AB 139 creates a new type of transfer of real property: Revocable Transfer on Death Deed. This may replace the use of trusts in some instances to provide for the nonprobate transfer of real property upon death to a designated beneficiary. This would protect the property from any being liened on behalf of a beneficiary, and keeps all interest in the grantor until their death. Therefore, unlike joint tenancy, the grantor would not need the beneficiary to agree with any transfers, mortgages, or other liens on title as the interest would only become effective at death.
This bill would only provide this method of transfer until January 1, 2021, create the revocable transfer on death deed (revocable TOD deed), as defined, which would transfer real property on the death of its owner without a probate proceeding.
New law AB 380 is interesting because many people erroneously believe that California has common law marriage. In California, if parties have a good faith belief that they are married or have a valid marriage, they are given the status of “putative spouses”. This means that generally a court will view the relationship and assets of the relationship as though they were in fact married. Under the new law, the court may only divide assets that are deemed to be “quasi-marital property”—meaning that the assets would have been community property if the parties had legally married, if the putative spouse asked the court to divide the assets. Otherwise, the court has no jurisdiction or power to divide the assets in the relationship. The request does not need to be made when the marriage is deemed void or voidable, it can be, but the request can also be made after the judgment for dissolution is entered.
In the Conservatorship arena, there have been clarifications made in handling of conservatees who have dementia under AB 436. Interestingly, they acknowledge that drugs used to treat dementia can be misused and that persons with dementia are entitled to a higher degree of protection. The conservatee is generally protected by the court appointing an attorney to represent their interests solely while they are determining whether conservatorship powers should be granted to a petitioning party. The revision, still keeps that procedure, but adds that the attorney for the conservatee, who was court appointed, is dismissed upon granting powers to a Conservator to care for the conservatee with dementia. The law also sets out criteria that must be met before dementia powers are given to a Conservator, including proving that the person is unable to care of themselves, unable to give informed consent, that the proposed medications would be beneficial to the person, and that a physician has declared and explained by the conservatee requires this form of treatment. As the year begins, it will be interesting to see what interpretations are given to the new laws. We did not cover any of the new employment laws yet, but will in the coming months. You may review the new 2016 laws more in depth by visiting www.californius.com.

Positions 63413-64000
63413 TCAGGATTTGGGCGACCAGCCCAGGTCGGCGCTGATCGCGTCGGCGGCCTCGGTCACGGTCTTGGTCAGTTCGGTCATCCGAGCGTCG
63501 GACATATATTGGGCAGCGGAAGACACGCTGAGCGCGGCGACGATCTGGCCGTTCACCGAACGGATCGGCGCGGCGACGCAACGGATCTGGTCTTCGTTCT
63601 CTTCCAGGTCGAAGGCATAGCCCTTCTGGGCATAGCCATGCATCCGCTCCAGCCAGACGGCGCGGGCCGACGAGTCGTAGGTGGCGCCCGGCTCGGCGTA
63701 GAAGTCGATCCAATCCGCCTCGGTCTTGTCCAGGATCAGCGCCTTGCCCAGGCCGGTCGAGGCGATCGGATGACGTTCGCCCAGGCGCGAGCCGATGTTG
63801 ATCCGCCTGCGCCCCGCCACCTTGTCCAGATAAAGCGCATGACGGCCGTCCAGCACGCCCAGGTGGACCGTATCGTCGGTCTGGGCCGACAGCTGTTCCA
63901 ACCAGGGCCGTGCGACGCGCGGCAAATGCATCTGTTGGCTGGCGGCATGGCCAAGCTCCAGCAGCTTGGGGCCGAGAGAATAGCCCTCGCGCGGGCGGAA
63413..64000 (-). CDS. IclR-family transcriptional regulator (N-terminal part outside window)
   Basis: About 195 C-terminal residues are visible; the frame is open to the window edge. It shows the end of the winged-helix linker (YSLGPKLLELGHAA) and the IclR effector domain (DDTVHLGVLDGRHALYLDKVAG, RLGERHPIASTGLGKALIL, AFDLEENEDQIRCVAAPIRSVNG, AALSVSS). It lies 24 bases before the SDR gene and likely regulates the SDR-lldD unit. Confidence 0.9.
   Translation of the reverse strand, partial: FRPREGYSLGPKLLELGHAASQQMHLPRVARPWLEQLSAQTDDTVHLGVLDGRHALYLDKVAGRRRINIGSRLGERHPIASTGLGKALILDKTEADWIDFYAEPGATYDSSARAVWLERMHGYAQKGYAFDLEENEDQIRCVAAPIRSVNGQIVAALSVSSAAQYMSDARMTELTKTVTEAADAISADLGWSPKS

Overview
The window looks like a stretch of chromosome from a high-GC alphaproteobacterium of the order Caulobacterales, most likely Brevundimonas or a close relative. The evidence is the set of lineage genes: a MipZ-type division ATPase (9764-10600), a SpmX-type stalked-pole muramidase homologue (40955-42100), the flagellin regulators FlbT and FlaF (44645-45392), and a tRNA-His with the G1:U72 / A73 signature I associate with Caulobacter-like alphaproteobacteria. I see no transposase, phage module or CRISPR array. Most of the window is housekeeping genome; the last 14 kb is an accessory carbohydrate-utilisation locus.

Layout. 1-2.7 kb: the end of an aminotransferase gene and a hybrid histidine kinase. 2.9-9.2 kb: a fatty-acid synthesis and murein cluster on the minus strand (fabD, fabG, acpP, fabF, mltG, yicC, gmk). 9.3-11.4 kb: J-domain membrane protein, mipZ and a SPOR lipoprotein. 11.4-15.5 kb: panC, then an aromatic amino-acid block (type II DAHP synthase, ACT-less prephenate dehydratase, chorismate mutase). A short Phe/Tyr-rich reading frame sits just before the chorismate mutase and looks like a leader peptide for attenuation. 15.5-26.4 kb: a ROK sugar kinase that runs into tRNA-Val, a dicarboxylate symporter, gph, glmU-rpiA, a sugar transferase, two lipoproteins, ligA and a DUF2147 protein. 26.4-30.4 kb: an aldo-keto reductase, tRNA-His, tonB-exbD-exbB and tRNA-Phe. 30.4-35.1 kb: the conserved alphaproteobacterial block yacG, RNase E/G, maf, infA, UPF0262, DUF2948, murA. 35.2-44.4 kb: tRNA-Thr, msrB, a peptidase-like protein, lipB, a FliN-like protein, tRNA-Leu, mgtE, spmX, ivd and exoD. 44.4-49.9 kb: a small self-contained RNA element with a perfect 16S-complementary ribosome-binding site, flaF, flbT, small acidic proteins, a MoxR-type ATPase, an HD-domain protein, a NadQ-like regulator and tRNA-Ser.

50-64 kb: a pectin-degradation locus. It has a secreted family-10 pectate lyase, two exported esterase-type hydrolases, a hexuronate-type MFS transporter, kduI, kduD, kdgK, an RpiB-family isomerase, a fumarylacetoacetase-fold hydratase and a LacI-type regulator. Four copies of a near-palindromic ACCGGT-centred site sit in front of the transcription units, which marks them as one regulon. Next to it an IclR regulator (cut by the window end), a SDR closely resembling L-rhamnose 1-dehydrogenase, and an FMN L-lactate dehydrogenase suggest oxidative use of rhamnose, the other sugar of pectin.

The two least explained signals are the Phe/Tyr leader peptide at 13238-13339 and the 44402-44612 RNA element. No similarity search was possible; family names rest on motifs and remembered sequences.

Millions of Senior Citizens Ill-Prepared to Live Alone. Eight in ten Americans are Concerned about the Safety of Older Loved Ones and Most Not Doing Anything about It.
For more information, www.margaretamheine.com.
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Margaret A.M. Heine is the principal counsel at Heine Law Group in Fullerton, California.
She is licensed in California and Washington, and has authority to practice before the Supreme Court of the United States and the United States Court of International Trade. Her practice includes estate planning, wills, trusts, and probate as well as business, real estate, and civil litigation.